Product of Categories (Pt. II)
Point of Post: This is a continuation of this post.
What we’d now like to discuss is what we use to motivate the creation of the product of categories. Namely, although the last theorem has to do with functors into product categories we’d now like to discuss functors out of product categories. Namely, given categories we call a functor a bifunctor. The main thing one wants to discuss about bifunctors is in relation to the functors one gets when one holds fixed on of the coordinates of the functor. For example, it seems likely that given any category there is going to be a bifunctor which is intimately related to the two functors and . In this case, it’s fairly easy to see that is uniquely determined by the family of functors and as vary over the objects of . So the question is, in general, given a bifunctor is uniquely determined by the functors and , and moreover whether given a paramaterized set of functors and (for every objects in respectively) whether there exists a functor such that and for each –moreover, is unique with respect to this property? The following theorem completely answers this question, but we may first, without any thought see there has to be a restriction on these functors. Namely, if these paramaterized family of functors are supposed to be the result of taking a bifunctor and fixing entries, then we must obviously have for all objects so from the outset we see that these paramaterized family of functors have to satisfy this symmetry condition.
Theorem (Fundamental Theorem of Bifunctors): Let be categories and suppose we have a paramaterized set of functors and , where are objects of respectively, such that for all . Then there exists a bifunctor such that and if and only if for every pair of morphisms in and in one has the following commutative diagram:
Moreover, if such a bifunctor exists, it is unique.
Proof: Let’s talk about necessity of this diagram. While at first this may “look scary” how I always remember this diagram, how I actually was able to write the above one out without reference, is just pretending that the and are the fixed-entry functors resulting from some bifunctor . I then wrote down the two different ways of getting from to and noted that this diagram must be commutative, and then at each point used the fact that . The diagram I’m talking about is, of course,
In fact, it should be clear from that heuristic precisely how to complete the argument–the same way! In other words, the heuristic is the full argument, because we are assuming there exists such a bifunctor!
Conversely, suppose that we have a paramaterized set of functors looking like and for each object in and each object in such that they satisfy the symmetry condition, and satisfy the diagram . We then define to act on objects by and to act on morphisms by taking to which is equal to . The fact that this is a functor but simple laborious diagram chasing.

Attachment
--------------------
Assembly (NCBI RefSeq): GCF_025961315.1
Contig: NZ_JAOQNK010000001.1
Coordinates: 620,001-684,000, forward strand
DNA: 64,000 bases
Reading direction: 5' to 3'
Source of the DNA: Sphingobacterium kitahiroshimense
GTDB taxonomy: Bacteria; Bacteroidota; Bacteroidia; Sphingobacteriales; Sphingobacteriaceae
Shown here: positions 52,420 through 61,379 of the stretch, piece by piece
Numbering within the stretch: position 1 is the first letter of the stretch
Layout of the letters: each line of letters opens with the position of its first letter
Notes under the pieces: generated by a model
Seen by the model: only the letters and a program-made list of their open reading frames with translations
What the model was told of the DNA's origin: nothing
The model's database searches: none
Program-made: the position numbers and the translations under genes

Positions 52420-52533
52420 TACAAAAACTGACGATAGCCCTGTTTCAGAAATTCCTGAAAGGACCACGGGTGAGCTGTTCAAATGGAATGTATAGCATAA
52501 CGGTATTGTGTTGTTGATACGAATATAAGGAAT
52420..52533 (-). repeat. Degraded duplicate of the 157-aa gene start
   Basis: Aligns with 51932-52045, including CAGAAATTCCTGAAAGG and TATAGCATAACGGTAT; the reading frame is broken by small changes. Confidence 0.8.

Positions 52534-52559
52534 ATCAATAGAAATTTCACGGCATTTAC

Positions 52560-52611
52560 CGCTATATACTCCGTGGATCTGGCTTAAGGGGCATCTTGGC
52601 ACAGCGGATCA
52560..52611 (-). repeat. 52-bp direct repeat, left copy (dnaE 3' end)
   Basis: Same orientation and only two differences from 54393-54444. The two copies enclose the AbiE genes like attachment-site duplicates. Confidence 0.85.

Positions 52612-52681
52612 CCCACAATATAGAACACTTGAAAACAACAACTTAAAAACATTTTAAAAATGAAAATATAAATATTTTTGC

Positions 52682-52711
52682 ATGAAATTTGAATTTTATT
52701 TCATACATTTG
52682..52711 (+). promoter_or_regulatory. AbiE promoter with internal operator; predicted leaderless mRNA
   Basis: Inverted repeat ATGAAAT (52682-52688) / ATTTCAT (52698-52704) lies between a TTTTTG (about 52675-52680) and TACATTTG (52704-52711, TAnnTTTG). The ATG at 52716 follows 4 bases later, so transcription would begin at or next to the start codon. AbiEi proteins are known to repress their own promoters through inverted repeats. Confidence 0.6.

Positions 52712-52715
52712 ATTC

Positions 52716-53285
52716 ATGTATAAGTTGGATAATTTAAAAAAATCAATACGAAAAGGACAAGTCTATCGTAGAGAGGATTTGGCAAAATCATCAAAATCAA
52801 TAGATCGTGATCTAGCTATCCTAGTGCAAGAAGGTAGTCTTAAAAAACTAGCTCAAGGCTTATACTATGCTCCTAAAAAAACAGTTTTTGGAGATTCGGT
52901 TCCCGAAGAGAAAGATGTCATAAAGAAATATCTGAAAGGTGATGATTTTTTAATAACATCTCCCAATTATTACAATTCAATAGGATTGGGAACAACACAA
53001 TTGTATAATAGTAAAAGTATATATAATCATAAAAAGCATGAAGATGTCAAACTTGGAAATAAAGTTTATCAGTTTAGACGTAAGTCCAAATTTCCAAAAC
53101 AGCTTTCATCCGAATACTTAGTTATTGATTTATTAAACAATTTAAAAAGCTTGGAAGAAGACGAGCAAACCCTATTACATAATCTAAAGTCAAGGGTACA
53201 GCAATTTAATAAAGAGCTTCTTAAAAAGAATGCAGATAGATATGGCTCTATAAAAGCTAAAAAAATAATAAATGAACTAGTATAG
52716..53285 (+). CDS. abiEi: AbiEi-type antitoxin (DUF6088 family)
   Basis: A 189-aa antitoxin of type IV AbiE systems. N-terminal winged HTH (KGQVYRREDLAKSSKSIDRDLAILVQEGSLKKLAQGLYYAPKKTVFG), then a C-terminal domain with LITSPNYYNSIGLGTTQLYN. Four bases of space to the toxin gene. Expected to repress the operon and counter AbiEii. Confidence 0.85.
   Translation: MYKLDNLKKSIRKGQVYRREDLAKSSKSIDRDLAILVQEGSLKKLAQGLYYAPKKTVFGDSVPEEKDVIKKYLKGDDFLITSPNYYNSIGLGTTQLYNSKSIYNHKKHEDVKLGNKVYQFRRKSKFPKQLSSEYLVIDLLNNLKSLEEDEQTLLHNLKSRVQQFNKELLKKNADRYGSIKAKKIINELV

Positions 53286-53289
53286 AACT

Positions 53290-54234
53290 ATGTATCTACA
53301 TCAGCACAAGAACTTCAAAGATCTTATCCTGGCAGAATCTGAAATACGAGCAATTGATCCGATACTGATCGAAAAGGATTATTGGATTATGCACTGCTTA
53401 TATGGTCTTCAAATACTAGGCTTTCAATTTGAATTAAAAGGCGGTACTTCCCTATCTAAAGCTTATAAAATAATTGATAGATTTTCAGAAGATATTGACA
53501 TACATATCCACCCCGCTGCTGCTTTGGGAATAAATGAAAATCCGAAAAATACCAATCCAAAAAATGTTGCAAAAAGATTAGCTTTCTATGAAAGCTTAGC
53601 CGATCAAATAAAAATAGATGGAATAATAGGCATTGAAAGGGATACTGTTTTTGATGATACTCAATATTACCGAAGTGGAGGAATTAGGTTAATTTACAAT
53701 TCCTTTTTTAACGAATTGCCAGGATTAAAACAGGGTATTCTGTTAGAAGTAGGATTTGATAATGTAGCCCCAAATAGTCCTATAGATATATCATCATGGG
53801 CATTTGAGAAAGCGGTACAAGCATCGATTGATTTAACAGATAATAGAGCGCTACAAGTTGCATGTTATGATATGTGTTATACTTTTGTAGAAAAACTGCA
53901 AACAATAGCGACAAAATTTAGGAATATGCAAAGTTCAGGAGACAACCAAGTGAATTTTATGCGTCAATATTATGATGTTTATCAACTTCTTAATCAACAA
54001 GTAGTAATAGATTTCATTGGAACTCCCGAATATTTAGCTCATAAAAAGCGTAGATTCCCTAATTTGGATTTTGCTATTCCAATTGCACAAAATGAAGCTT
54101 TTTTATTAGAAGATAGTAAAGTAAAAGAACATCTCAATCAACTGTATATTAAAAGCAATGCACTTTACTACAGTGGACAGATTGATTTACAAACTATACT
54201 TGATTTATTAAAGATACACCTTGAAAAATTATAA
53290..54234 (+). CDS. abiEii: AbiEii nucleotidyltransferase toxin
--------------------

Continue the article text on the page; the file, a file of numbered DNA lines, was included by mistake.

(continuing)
Of course, as is also true in most algebraic settings, if we have categories and functors and then we can form a bifunctor by sending and . This is called the product of the functors and .
Natural Transformations Between Bifunctors
An obvious question, especially considering the material discussed in the fundamental theorem of bifunctors, is whether an assignment of mappings for bifunctors such that and are natural transformations and is necessarily a bifunctor . This turns out to be the case, as the following shows:
Theorem: The assigment of morphisms is a natural transformation for functors if and only if the assignment of mappings and define natural transformations and for all objects in and objects in . Moreover, is a natural equivalence if and only if each and is.
Proof: Suppose first that and are functors for each set of objects in their respective categories and consider the assigment . What we need to prove is that given a morphism in that . But:
The rest of the theorem follows similarly, just in reverse.
We list here a few facts which, while important, are trivial to prove and are left to anyone interested in the proof:
 Mac, Lane Saunders. Categories for the Working Mathematician. New York: Springer-Verlag, 1994. Print.
 Adámek, Jirí, Horst Herrlich, and George E. Strecker. Abstract and Concrete Categories: the Joy of Cats. New York: John Wiley & Sons, 1990. Print.
 Berrick, A. J., and M. E. Keating. Categories and Modules with K-theory in View. Cambridge, UK: Cambridge UP, 2000. Print.
 Freyd, Peter J. Abelian Categories. New York: Harper & Row, 1964. Print.
 Rotman, Joseph J. Introduction to Homological Algebra. Springer-Verlag. Print.